"The trouble is that, although helpful, these criteria are not totally compatible and do not go all the way. There are cases where we may think that the meanings are clearly distinct and that we therefore have homonymy, but which cannot be distinguished by the given linguistic formal criteria, e.g., charm may denote 'a kind of interpersonal attraction' and may also be used in physics denoting 'a kind of physical energy.' Not even the word bank, usually given in most textbooks as the archetypical example of homonymy, is clear-cut. Both the 'financial bank' and the 'river bank' meanings derive by a process of metonymy and metaphor, respectively from Old French banc 'bench.' Since bank in its two meanings belongs to the same part of speech and is not associated with two inflectional paradigms, the meanings of bank are not a case of homonymy by any of the above criteria. . . . Traditional linguistic criteria for distinguishing homonymy from polysemy, although no doubt helpful, in the end turn out to be insufficient."
(Jens Allwood, "Meaning Potentials and Context: Some Consequences for the Analysis of Variation in Meaning." Cognitive Approaches to Lexical Semantics, ed. by Hubert Cuyckens, René Dirven, and John R. Taylor. Walter de Gruyter, 2003)
"Dictionaries recognize the distinction between polysemy and homonymy by making a polysemous item a single dictionary entry and making homophonous lexemes two or more separate entries. Thus head is one entry and bank is entered twice. Producers of dictionaries often make a decision in this regard on the basis of etymology, which is not necessarily relevant, and in fact separate entries are necessary in some instances when two lexemes have a common origin. The form pupil, for instance, has two different senses, 'part of the eye' and 'school child.' Historically these have a common origin but at present they are semantically unrelated. Similarly, flower and flour were originally 'the same word,' and so were the verbs to poach (a way of cooking in water) and to poach 'to hunt [animals] on another person's land'), but the meanings are now far apart and all dictionaries treat them as homonyms, with separate listing. The distinction between homonymy and polysemy is not an easy one to make. Two lexemes are either identical in form or not, but relatedness of meaning is not a matter of yes or no; it is a matter of more or less."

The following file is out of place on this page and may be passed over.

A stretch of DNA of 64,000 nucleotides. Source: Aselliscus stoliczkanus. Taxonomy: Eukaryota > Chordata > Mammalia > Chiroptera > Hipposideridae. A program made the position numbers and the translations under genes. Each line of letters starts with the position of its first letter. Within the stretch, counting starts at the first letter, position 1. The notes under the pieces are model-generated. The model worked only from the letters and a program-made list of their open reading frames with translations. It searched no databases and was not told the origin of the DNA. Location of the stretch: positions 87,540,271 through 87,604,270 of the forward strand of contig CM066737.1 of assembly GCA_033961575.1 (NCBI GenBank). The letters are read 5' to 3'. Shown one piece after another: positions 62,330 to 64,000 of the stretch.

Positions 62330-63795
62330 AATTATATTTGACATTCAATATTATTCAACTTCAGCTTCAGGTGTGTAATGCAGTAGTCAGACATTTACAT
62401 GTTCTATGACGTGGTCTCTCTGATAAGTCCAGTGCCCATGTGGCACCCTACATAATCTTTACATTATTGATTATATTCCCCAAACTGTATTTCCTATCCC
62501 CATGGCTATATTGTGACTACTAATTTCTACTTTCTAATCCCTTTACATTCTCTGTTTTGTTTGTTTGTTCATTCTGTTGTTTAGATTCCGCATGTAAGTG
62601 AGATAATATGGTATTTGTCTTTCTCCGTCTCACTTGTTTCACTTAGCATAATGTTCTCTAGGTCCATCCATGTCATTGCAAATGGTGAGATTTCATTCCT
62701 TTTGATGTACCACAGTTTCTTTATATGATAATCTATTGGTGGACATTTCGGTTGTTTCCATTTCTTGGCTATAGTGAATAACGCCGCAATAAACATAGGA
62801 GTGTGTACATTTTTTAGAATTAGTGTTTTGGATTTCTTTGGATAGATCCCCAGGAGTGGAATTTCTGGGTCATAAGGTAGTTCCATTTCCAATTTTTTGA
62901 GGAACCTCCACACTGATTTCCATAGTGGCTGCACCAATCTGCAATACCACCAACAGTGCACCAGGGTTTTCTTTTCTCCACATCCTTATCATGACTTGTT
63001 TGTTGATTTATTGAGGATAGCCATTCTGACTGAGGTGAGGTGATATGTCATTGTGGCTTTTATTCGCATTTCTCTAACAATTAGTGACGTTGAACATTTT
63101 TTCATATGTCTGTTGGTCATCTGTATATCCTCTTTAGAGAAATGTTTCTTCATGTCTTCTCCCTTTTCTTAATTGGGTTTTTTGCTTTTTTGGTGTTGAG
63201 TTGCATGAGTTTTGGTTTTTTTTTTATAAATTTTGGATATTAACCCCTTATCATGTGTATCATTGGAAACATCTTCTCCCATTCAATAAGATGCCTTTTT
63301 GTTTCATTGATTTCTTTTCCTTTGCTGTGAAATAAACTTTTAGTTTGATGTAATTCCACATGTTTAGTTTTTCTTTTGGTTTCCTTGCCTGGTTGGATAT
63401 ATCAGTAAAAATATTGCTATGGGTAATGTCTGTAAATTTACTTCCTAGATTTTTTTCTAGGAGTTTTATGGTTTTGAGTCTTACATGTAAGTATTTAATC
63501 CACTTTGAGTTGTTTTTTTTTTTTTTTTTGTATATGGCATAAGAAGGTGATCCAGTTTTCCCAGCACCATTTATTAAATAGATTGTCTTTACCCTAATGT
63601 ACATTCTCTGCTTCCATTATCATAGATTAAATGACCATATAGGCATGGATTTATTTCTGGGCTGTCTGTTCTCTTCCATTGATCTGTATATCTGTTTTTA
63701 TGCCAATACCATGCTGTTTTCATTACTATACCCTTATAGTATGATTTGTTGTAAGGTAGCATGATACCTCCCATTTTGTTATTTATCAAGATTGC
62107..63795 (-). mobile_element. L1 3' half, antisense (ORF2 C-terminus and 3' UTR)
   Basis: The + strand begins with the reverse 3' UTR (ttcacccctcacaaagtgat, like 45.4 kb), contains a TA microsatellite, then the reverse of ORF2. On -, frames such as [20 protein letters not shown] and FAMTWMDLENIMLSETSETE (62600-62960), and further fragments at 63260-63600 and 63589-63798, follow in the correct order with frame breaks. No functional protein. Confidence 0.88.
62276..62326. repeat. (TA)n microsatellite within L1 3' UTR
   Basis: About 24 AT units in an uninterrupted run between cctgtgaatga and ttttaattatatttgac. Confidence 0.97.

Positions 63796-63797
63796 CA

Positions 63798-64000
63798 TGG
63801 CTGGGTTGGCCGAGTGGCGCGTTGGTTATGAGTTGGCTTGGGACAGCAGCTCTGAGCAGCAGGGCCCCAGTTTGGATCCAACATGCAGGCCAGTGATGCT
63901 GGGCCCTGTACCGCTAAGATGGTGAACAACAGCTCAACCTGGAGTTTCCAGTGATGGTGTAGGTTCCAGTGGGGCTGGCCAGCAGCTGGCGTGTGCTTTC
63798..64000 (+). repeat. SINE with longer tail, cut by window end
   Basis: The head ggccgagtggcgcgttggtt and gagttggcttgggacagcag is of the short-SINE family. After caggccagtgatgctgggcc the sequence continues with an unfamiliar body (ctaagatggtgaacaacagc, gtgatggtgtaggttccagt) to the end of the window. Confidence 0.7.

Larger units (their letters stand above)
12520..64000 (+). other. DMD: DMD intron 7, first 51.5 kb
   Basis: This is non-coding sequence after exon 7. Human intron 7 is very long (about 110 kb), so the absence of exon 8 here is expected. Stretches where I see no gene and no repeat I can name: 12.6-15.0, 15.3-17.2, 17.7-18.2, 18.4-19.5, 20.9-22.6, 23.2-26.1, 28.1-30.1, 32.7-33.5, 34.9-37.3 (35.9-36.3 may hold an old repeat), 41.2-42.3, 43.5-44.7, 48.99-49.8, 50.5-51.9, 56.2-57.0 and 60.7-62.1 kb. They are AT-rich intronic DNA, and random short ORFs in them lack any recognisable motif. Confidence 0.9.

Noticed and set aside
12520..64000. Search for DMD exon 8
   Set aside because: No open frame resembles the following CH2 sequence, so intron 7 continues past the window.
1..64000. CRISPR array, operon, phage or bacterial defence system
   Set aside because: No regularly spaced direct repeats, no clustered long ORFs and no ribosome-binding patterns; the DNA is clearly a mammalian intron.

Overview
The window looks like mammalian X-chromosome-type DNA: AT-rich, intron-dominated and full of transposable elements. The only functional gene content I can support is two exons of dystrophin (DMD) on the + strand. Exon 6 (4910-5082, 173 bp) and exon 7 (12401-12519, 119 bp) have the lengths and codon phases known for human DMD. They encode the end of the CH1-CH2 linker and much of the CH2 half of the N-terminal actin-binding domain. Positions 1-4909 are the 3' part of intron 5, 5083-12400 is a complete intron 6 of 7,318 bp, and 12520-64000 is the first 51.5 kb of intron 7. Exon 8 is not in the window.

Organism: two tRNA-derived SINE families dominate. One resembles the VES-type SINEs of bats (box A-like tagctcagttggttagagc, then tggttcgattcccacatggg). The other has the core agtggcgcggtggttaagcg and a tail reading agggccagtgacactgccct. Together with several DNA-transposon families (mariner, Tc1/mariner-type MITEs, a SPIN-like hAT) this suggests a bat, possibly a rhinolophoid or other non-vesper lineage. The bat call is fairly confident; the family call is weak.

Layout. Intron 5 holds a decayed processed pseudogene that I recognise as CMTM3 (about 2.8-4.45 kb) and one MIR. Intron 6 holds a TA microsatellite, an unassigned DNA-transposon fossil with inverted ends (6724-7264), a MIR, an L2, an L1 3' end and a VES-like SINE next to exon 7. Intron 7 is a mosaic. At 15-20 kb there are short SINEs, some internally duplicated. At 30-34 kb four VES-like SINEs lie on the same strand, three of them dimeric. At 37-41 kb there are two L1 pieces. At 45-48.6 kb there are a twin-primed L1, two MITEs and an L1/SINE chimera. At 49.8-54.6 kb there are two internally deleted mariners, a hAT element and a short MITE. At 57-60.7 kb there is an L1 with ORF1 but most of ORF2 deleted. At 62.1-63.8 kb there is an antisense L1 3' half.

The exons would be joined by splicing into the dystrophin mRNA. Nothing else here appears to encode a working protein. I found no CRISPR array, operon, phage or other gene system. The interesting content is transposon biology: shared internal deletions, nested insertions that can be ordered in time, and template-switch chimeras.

(Charles W. Kreidler, Introducing English Semantics. Routledge, 1998)
- Aristotle on Homonymy
"Those things are called homonymous of which the name alone is common, but the account of being corresponding to the name is different. . . . Those things are called synonymous of which the name is common, and the account of being corresponding to the name is the same."
"[T]he sweep of Aristotle's application of homonymy is in some ways astonishing. He appeals to homonymy in virtually every area of his philosophy. Along with being and goodness, Aristotle also accepts (or at times accepts) the homonymy or multivocity of: life, oneness, cause, source or principle, nature, necessity, substance, the body, friendship, part, whole, priority, posteriority, genus, species, the state, justice, and many others. Indeed, he dedicates an entire book of the Metaphysics to a recording and partial sorting of the many ways core philosophical notions are said to be. His preoccupation with homonymy influences his approach to almost every subject of inquiry he considers, and it clearly structures the philosophical methodology that he employs both when criticizing others and when advancing his own positive theories."
(Christopher Shields, Order in Multiplicity: Homonymy in the Philosophy of Aristotle. Oxford University Press, 1999)